A bird in the hand

PUBLISHED : Sunday, 14 May, 2006, 12:00am
UPDATED : Sunday, 14 May, 2006, 12:00am

Depending on the species, the appearance of bird motifs in interiors carries connotations of either good fortune (doves, pigeons, nightingales) or something darker (owls, ravens). Nonetheless, all types of birds - the eerie ones included - are emerging as patterns on all manner of decorative home accessories for autumn and winter this year. Whether on pillows, comforters, kilim rugs, tapestries or posters, our feathered friends are adorning surfaces in myriad colours and styles, lending a fresh retro touch to home decor.

'We're seeing it on wallpaper and fabrics, but it has an in-the-now feel to it,' says Kamini Ezralow, managing director of Lifestyles Interiors in London, which works on upmarket residential projects. Ezralow adds the trend can largely be attributed to a chinoiserie throwback, with twigs, birds and branches at the centre of patterns. In its latest incarnation, however, the accents are given a contemporary twist with colours and textures.

The trend also tips its hat to 'country kitchen/shabby chic'. Earthenware owl containers from www.10homedecor.com convey a rustic, down-to-earth sensibility. At www.target.com there are solar owl lanterns as well as statues carved from stone, coloured in antique grey, dark walnut, copper, weathered bronze or terracotta capable of lending a mystical look to an exterior entrance of a house.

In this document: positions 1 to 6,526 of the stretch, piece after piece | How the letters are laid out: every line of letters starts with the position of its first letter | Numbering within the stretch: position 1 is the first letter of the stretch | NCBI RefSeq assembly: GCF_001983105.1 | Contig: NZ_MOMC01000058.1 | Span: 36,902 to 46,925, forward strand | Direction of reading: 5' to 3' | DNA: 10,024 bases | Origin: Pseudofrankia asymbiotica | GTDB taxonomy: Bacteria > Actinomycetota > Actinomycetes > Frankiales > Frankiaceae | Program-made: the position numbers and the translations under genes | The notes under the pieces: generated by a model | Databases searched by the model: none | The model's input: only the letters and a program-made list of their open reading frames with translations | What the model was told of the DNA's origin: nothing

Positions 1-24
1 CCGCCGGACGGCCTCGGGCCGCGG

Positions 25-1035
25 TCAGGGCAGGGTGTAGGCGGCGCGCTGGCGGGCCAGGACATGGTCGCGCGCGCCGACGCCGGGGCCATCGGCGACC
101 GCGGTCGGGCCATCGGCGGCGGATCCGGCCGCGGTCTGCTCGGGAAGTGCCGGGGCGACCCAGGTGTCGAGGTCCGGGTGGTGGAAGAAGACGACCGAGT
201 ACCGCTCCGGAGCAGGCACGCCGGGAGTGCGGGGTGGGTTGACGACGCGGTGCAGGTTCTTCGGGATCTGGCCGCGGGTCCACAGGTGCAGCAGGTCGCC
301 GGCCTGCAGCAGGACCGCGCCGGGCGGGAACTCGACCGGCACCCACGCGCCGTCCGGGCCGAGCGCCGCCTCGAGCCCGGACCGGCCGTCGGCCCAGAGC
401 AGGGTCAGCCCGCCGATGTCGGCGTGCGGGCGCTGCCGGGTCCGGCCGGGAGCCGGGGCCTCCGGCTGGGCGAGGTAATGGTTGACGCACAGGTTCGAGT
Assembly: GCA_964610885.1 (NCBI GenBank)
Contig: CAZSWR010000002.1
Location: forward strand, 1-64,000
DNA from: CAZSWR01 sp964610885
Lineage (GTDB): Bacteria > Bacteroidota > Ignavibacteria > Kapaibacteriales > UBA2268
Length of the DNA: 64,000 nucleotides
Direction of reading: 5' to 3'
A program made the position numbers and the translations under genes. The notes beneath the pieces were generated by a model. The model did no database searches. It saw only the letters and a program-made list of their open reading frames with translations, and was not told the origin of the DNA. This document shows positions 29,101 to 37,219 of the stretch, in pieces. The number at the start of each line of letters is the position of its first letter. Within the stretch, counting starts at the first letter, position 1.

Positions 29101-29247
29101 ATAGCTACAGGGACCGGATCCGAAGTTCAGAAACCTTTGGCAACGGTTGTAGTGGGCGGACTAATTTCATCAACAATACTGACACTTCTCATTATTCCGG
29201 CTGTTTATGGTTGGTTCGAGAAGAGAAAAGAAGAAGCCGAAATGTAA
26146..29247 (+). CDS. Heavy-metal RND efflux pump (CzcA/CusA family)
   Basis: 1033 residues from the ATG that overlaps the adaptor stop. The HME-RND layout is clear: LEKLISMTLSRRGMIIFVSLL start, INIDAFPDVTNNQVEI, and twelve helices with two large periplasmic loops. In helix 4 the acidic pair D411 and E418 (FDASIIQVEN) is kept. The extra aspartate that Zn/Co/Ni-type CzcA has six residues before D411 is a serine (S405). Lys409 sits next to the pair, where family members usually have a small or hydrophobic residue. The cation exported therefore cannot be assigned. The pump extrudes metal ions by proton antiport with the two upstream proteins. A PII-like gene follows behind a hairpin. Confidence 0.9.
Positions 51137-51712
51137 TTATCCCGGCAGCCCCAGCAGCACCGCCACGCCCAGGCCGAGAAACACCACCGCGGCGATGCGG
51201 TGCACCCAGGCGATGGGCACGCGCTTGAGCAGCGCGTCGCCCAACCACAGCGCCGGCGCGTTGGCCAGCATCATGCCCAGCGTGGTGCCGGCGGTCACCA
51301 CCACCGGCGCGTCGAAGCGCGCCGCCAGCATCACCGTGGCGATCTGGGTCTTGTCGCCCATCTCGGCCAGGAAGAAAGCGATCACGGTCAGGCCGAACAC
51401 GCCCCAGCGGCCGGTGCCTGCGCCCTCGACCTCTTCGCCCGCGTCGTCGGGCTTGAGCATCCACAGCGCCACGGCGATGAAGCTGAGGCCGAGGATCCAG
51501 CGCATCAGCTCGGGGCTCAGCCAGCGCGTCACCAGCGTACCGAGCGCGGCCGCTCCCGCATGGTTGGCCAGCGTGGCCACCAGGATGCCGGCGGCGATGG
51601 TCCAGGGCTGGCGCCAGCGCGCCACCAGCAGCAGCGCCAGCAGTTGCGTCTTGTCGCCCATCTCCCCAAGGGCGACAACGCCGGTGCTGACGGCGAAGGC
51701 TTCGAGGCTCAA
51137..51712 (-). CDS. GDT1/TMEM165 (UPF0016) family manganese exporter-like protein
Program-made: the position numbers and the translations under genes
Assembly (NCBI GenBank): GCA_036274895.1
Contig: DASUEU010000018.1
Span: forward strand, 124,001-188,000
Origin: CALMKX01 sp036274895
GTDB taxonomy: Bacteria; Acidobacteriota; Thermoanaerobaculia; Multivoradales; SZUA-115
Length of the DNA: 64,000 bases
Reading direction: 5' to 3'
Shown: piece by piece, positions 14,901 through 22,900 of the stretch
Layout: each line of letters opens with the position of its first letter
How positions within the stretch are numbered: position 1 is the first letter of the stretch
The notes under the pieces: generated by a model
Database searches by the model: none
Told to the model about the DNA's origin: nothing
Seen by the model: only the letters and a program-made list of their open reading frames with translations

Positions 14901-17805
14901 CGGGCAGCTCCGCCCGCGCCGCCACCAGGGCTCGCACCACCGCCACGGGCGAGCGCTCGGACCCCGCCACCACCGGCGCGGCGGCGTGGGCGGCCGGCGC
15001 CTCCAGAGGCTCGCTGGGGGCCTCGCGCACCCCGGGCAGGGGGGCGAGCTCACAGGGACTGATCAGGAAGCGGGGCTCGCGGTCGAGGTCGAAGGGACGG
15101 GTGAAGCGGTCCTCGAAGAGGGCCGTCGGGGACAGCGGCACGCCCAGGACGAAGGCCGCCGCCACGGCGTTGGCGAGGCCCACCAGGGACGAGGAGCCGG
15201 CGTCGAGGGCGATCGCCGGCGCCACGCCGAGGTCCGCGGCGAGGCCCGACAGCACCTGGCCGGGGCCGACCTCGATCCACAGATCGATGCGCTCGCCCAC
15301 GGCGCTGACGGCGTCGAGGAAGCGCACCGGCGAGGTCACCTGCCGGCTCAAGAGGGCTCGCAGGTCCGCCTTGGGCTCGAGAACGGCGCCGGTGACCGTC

The motifs are a throwback to another era; they were commonly used from the 1950s to 70s and, before that, had pride of place in Victorian-era homes. Today, fabrics printed with bird designs are treated to evoke an old-world ambience.

At www.horchow.com, handcrafted cotton and silk pillows have pretty pastel bird patterns; www.williamsburgmarketplace.com has needlepoint pillows influenced by the work of naturalist Mark Catesby. Texas-based Vietnamese designer Phat Tran recently produced a pair of lovebird pillows in blue and pink on a plain white cotton canvas background (left; www.phattran.com).

At National Geographic-associated online store www.novica.com, which brings together artists and craftsmen from around the world selling furniture, home decor and other items, products featuring birds are a consistent top-seller, according to a spokesman. Novica's most popular piece is a 90cm square woollen tapestry by Peruvian artist Luis Leon titled Amazon Macaws (above), which depicts a pair of the birds soaring through a rain forest. Also from Peru, and also a woollen tapestry, is Zosimo Laura's Night Owls, which can serve as a table runner or wall hanging. Laura's bird-adorned pieces range from pink flamingos to intertwined toucans.

Glossy prints and posters emblazoned dramatically with owls and other birds are a highlight of Fulcrum Gallery (www.fulcrumgallery.com). Albrecht Durer, a German artist who lived in

Italy in the 1500s, created fine drawings of owls, prints of which are available at the gallery. An enduring favourite is Donna Lacey-Derstine's rendering of the owl and the pussycat; Lacey-Derstine derived her inspiration from her childhood in rural Pennsylvania, where she was surrounded by rolling hillsides and lots of bird life.

Even Italian fashion and homeware giant Moschino has taken up twitching. Last month, it showcased handmade owl lamps (below) made of paper-backed cotton fabric and wire. The with-it design house obviously believes the products will take wing, considering the effort involved in creating the items. It takes five people 30 hours to produce one large owl.


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A bird in the hand

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